Spokane Public Schools is asking voters for a levy and bond on February ballots, as part of a decadeslong cycle to maintain 57 facilities serving more than 29,000 students.
In a package that includes state matching funds and carryover funds from previous bonds and interest, 10 schools are considered major projects under the bond plan, with districtwide improvements and safety and technology also under the proposal.
“There’s 57 buildings, we’re playing the long game and we’re identifying the spaces in the most need,” Superintendent Adam Swinyard said in a December interview. “This is the most cost -efficient time to make that renovation because costs are only escalating.”
Among the oldest buildings in the district, Adams and Madison elementary schools would be replaced. North Central High School, which has been updated in past bonds, would be further modernized. Middle schools Chase and Garry would be upgraded and option schools Libby Center and Spokane Public Montessori would be renovated. Foreshadowing future bond proposals, the bonds would pay for designs to renovate the Community School along with Balboa and Indian Trail elementary schools.
The levy, which would authorize the collection of $297 million over three years at an estimated rate of $2.50 per $1,000 property value, would continue to support all extracurriculars, supplemental staff to lower class sizes and other facets of school that the state doesn’t pay for.
The district has generally sought a bond every six years since 2003. District taxpayers still are paying off a debt of about $616 million, according to data from the Spokane County Treasurer’s Office, from bonds approved by voters in 2009 and 2018.
The district has been successful in passing tax renewals historically, reaching the simple majority needed to pass a levy and the 60% required to pass a bond measure.
“This steady as you go approach is something our community has believed in since 2003 as a model for us to have schools that when kids go in them, they’re like ‘These are great spaces for learning,’ ” Swinyard said.
For those who own property in the Spokane school district, the district’s taxes constitute 39% of property owners’ 2023 tax bills. Adding in taxes collected by the state for schools, 61% of property taxes go toward schools in the form of voted and nonvoted levies.
Should the ballot proposals pass, projections for future tax rates for local schools would be around $3.86 per $1,000 property value for the three-year life of the levy, increasing by a few cents each year.
“The dollars that you pay out of your pocket for public education is going to be stable,” Swinyard said.
For 2024, the district will collect an estimated $3.82 per $1,000 in assessed property value. The average value of a property in the district is about $370,000. Using that figure, the average homeowner in Spokane Public Schools will pay $1,413 toward local schools this year. If the bond and levy pass, the amount paid by the average property owner next year is expected only to increase by about $64, in part, because some older bond debts will be paid off.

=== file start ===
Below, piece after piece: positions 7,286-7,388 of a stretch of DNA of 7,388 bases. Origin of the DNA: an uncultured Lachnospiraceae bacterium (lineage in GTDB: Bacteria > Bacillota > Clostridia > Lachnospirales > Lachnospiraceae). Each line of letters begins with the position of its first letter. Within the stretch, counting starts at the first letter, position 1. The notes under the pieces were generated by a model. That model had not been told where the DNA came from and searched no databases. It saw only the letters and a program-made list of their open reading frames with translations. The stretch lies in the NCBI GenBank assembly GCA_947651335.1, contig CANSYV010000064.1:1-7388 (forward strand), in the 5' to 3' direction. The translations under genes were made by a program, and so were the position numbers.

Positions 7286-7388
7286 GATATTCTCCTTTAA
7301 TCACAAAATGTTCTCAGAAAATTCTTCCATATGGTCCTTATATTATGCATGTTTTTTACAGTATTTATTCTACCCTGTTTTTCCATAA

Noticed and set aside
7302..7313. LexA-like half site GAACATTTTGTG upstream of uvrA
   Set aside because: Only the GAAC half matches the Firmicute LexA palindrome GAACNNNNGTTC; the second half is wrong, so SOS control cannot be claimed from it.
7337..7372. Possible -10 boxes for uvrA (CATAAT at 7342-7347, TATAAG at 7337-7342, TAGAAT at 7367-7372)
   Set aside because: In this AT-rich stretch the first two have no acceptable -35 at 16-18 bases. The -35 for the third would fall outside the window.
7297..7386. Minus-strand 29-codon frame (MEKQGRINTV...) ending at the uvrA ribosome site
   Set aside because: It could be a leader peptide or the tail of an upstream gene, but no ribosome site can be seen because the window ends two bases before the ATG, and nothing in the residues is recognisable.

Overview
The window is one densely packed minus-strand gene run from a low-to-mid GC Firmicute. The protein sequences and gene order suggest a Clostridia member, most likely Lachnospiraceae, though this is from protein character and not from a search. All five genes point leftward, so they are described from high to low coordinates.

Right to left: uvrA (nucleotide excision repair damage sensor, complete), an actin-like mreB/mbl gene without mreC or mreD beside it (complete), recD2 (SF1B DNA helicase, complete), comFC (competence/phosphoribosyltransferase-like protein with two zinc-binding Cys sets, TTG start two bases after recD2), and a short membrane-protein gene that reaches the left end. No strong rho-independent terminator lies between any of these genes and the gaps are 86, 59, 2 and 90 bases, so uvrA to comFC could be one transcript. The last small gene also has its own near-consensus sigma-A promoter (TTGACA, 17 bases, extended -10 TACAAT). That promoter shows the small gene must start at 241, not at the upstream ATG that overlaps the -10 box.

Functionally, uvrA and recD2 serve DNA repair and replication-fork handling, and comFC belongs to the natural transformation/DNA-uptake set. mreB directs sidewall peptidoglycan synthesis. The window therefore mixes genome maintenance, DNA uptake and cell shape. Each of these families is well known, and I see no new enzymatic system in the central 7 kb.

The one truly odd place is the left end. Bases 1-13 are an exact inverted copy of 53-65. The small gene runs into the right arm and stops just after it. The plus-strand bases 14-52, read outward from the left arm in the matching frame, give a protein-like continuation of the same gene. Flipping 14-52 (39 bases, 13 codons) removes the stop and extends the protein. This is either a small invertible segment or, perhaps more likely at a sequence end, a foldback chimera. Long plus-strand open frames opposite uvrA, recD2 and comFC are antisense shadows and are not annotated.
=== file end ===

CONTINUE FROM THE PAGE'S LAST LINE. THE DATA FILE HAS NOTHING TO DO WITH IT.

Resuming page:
When property values increase districtwide, the amount each homeowner pays doesn’t necessarily increase in tandem. The district would be limited to collect the amount on ballots: $297 million in the levy over three years and $200 million over 20 years for the bond.
Some cringe at the near-half billion dollar tax ask. Natalie Poulson, who wrote the “against” statement for the proposals in voters’ pamphlets with former candidate for school board Erica Lalka, said that the taxes add too much of a strain on families during an already economically tumultuous time.
“It’s really not necessarily supporting kids and teachers and the overall help to people in our community when we are raising taxes to such a high amount in a time where it’s hard to pay for groceries and gas and insurance and everything else is just so expensive,” Poulson said.
Poulson is a former teacher in the district who publicly opposed mask and vaccine mandates and resigned and was escorted from her school for refusing to wear a mask at work. She ran unsuccessfully for a seat in the state House of Representatives in 2022.
Additionally, opposition argues that their taxes toward education aren’t paying off, with around 47% of students meeting state standardized test scores in English, over 35% in math and 39% in science. Districts should put more emphasis on improving academic success rather than aspects where levy funding is directed: school safety, mental and physical health centers.
“Our kids are failing, maybe all these extra things we’re putting in schools are not benefitting our kids,” Poulson said.
“Are we really doing our children any favors by leaving them in this astronomical debt?”
Jeremy Shay, president of the Spokane Education Association, the union that represents most the district’s workers, said levy funding contributes to “essentials” that keep schools operating the way they long have been: sports, art, some nurses, support staff and additional teachers.
“Without it, school would look very different than it is now,” Shay said.
The teacher’s union, Shay said, is always in support of levies and bonds passing.
“Even if we say no to this bond, Adams still needs to be replaced,” Shay said. “We’ll have to do it and the rest of these projects and additional projects in the next bond, it’ll be more expensive than to say we’ll just do it now.”
Editor’s note: This article has been amended to clarify Natalie Poulson’s resignation from the school district and correct the year she ran for office.